Masculinity and social integration - antimilitarist strategies

While it is common antimilitarist thinking that the male image of the warrior is to be condemned, there is little analysis of new masculinities within the military, and even less thinking in strategic terms. What does a criticism of masculinities mean in antimilitarist work? The same can be said for recruitment strategies focusing on the military as an institution of social integration: what is the antimilitarist answer to gay and lesbian rights, equal opportunity programmes for women and people of colour or the military as the only job opportunity for working class people?

Participants gave reports from several countries about the role of masculinity in the armies and in which way this influences social integration. A great number of examples were given, mainly from Europe and the USA. With regard to the reports and examples eight points for strategies were taken down.

If one looks at all the examples it can be said that soldiers and their families are in no way integrated into society. Very often they live in separate quarters, especially when stationed abroad.

Masculinity is a determining factor of military hierarchy and together with the personal masculinity of each soldier they have an extremely destructive influence on family life and obstruct social integration.

Two impressive examples

USA: Soldiers of a submarine are for three to six months on duty and away from home. During this time the wife has to make all decisions on family affairs on her own. When the husband is back he often will try to reserve the function of the decision maker for himself. This raises conflict which often ends up that the husband takes refuge to beer and alcohol and especially under the influence of alcohol he may beat his wife and may even abandon his family.

US-soldier stationed in Great Britain: The soldier and his family lived far from the school for children of US-soldiers. To avoid the extreme long bus ride to the school the child was sent to an english school in the neighbourhood. Consequently the soldier was questioned by his officers and threatened. The army would take action which would be disadvantageous to his career if he did not send back his child to the US-school which he ultimately did.

These practices indicate planned and systematical procedures. Soldiers are supposed to lead a life as far as possible only under the influence of the military. Experiences in other spheres of life and their influences are to be excluded. This will guarantee the military to have obedient soldiers who are afraid of taking independent action.

Conditions are not the same in all countries. Germany e.g. experienced after World War II in many ways a break in its military traditions which made a favourable change for the soldiers. In this connection the experiences with the swedish military were again mentioned. Swedish soldiers were extremely shocked when they experienced during peace keeping missions the conditions in armies of other countries and their behaviour. Out of this experience and in comparison with other armies the swedish military is much more open going as far as having a dialogue with the peace movement.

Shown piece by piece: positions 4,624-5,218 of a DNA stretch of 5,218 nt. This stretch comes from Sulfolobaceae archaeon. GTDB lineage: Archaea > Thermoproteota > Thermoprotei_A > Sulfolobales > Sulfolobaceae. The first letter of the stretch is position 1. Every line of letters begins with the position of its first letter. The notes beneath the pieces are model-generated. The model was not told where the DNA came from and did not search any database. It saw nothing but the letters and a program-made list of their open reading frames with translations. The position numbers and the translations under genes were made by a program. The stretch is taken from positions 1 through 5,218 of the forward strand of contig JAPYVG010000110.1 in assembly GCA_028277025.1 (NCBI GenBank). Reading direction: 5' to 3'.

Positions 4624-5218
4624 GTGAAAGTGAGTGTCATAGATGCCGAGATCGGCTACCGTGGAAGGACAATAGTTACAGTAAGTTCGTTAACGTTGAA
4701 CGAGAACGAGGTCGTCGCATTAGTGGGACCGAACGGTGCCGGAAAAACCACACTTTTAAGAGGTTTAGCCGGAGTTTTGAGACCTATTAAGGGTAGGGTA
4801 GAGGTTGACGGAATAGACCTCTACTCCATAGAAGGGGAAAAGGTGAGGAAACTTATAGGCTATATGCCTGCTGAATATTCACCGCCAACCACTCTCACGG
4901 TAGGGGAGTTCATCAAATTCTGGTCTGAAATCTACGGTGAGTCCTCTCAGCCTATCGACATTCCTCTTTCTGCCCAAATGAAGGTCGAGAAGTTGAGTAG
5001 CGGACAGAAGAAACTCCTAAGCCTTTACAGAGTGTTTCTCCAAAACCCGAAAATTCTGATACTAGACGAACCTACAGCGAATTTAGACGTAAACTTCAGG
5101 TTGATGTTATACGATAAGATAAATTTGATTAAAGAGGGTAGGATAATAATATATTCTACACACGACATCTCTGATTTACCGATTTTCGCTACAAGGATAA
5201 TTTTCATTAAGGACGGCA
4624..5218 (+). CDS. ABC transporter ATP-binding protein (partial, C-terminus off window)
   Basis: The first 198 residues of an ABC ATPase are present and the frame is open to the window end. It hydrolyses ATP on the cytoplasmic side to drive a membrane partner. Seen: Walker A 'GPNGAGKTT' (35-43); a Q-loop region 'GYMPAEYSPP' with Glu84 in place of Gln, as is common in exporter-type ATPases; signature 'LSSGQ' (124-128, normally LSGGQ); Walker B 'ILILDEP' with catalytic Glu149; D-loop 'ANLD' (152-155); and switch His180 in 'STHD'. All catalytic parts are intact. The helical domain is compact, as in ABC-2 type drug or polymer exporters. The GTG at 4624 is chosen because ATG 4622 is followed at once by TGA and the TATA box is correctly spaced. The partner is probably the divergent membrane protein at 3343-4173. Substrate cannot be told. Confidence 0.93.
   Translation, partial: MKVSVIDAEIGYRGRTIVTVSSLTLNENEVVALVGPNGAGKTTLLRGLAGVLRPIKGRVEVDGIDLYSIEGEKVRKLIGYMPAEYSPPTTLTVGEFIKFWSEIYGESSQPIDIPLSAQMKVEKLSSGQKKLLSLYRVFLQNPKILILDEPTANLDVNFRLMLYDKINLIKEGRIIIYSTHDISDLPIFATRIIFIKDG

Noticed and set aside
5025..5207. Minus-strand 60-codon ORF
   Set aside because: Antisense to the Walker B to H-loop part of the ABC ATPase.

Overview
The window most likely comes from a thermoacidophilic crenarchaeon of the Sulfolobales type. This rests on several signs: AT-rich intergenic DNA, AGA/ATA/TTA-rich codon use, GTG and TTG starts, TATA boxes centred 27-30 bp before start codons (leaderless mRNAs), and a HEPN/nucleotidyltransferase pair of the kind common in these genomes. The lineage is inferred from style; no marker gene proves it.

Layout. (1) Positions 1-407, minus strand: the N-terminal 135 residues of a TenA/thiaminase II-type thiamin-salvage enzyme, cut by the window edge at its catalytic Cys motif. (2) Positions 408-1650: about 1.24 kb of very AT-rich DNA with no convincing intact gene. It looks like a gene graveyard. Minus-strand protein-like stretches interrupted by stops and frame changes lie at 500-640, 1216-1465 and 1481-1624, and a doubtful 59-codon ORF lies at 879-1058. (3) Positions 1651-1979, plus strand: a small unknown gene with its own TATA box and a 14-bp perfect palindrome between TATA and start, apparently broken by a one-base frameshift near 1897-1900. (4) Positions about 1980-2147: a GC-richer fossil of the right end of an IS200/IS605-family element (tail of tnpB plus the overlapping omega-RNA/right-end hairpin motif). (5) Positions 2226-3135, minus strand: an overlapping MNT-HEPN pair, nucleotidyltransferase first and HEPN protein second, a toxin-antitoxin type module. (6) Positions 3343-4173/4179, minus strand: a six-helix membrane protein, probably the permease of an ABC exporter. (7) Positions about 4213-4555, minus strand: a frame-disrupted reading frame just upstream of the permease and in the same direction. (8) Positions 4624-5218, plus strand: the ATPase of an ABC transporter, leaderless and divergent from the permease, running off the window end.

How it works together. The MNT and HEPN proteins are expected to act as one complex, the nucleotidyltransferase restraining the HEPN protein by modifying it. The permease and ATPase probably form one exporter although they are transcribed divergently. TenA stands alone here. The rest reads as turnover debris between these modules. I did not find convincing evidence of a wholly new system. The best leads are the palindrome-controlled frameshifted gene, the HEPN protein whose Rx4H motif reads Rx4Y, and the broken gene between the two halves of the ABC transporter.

Today the traditional hierarchical structure with its pattern of behaviour experiences more and more changes especially in view of the increasing use of high technology weapon systems. Soldiers may have more knowledge about weapon systems than their superiors. This necessitates more co-operation in groups with new patterns of relationship. However there still is need for the role of leadership which then is coupled with masculinity. When leadership is being described as an important value in the military this is always done in connection with men never with women.

The role of women in the army was discussed. For women it is also important to adopt masculine patterns of behaviour. But still they experience more discrimination than men and experience even rape. A number of other questions were briefly discussed among them homosexuality.

Eight points for strategy:

  1. There should be alternative opportunities in society for job training, personal development and opportunities to live out adventures. With such alternative opportunities young men and women would less likely go to the military.
  2. Activists should learn and disseminate facts about recruitment, conditions during service etc.
  3. The image of masculinity which leads young men to see the military as a welcome alternative to ordinary civilian life should be changed.
  4. Practical assistance, e.g. funds for education not tied to military service. In several armies there are opportunities for vocational training or university education. Soldiers however have to commit themselves to many years of service.
  5. Contact should be made to groups in countries moving to professional army models to warn of in-built hazards, e.g. British army model for Sierra Leone.
  6. Peace work with youth in general.
  7. Prepare for abolition of conscription.
  8. Values in society surrounding the military should be changed (stressing alternatives, ridiculing military with humour etc.).
Summary by Wolfgang Zucht, Germany.